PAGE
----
EU joins forces with the International Community to Deliver a Water Action Agenda to Ensure the Availability and Sustainable Management of Water and Sanitation for All
To ensure that water and sanitation are available and sustainably managed for everyone, the European Union (EU) has collaborated with the international community to present a Water Action Agenda at the UN Water Conference on World Water Day. The EU has announced 33 commitments that reflect its vision for a world that can withstand water stress and offer water security to all.
On March 22nd, the United Nations marked World Water Day, which has been observed annually since 1993 to raise awareness of the global water and sanitation crisis caused by overuse and mismanagement of water resources. Nearly 40% of the world's population lives in areas affected by water stress, and the increasing frequency and intensity of droughts and floods present new challenges for the availability and sustainable management of water and sanitation.
The European Union (EU) announced 33 commitments at the UN Water Conference in New York City on March 23rd and 24th to ensure water security and sustainable management of water resources for all. These commitments include improving access to water and sanitation for 70 million people worldwide, reducing water use, and increasing the restoration of rivers in the EU. Additionally, the EU aims to reduce ocean pollution and improve citizen engagement, innovation, and investment in water-related projects.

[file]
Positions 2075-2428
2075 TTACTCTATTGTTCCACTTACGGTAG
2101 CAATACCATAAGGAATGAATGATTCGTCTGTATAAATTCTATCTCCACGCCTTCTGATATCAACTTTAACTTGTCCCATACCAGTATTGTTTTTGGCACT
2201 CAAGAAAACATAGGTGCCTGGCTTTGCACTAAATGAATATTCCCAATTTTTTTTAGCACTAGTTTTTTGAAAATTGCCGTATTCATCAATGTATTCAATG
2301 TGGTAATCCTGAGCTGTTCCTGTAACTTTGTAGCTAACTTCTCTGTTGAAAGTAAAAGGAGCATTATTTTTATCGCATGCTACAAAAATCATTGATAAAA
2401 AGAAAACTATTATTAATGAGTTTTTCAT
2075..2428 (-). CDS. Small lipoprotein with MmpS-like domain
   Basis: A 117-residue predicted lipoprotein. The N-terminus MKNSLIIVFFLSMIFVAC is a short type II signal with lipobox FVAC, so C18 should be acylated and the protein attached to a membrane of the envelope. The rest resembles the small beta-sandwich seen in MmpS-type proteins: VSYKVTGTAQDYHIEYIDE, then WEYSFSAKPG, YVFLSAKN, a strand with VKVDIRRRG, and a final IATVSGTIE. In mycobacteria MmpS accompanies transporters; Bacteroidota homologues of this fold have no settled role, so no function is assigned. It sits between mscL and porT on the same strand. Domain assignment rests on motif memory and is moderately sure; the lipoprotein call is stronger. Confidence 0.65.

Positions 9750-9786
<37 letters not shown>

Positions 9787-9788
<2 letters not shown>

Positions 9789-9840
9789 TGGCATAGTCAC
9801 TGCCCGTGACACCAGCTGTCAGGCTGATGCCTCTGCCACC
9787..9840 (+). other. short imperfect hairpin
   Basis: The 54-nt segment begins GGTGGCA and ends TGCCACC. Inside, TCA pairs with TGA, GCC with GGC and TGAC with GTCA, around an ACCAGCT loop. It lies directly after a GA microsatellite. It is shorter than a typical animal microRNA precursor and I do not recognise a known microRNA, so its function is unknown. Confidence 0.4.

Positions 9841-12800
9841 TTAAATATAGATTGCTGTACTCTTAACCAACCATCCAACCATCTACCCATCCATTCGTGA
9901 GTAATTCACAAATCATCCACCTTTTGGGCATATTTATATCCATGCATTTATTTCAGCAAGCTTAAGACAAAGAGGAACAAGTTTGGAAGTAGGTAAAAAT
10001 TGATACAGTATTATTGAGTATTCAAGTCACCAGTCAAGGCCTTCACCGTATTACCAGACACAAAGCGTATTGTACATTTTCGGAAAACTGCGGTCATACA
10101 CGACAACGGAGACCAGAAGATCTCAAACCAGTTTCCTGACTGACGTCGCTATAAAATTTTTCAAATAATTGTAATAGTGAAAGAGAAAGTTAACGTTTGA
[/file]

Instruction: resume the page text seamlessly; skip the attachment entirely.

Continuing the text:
The commitments draw upon several policy actions, EU laws, leading water technologies, and extensive support to partner countries on water and sanitation. Some highlights include:
- Supporting improved access to water and sanitation for 70 million people worldwide;
- Securing safe drinking water in the EU and enhancing the availability of tap water in public spaces;
- Reducing water use in the EU by setting water-saving standards for products and developing non-conventional supplies, such as the reuse of treated water for agricultural irrigation or desalinization;
- 50% reduction of pesticides, nutrients, antimicrobials, and plastic litter at sea as well as a 30% reduction in microplastics;
- Increasing research and innovation, citizen engagement, and blue investments
- Increasing the restoration of rivers in the EU;
- Increasing the resilience of society to floods, droughts, and sea level rise by improving risk management, preparedness, and response;
- Reducing greenhouse gas emissions in water management, among others, by reducing the energy needs of urban wastewater treatment plants;
- Improving transboundary water cooperation, supported by Global Gateway investments.
The International Commission for the Protection of the Danube River (ICPDR) supports the UN's commitment to sustainable water resources management in the Danube Basin. The ICPDR and its contracting parties aim to work together to conserve, improve, and rationalize surface waters and groundwater use, control pollution, and reduce hazardous substances' inputs. While the water quality in the Danube has improved over the years, much work still needs to be done to meet the region's water status goals, as water resilience is essential to prevent and address current and future health, food, and energy crises.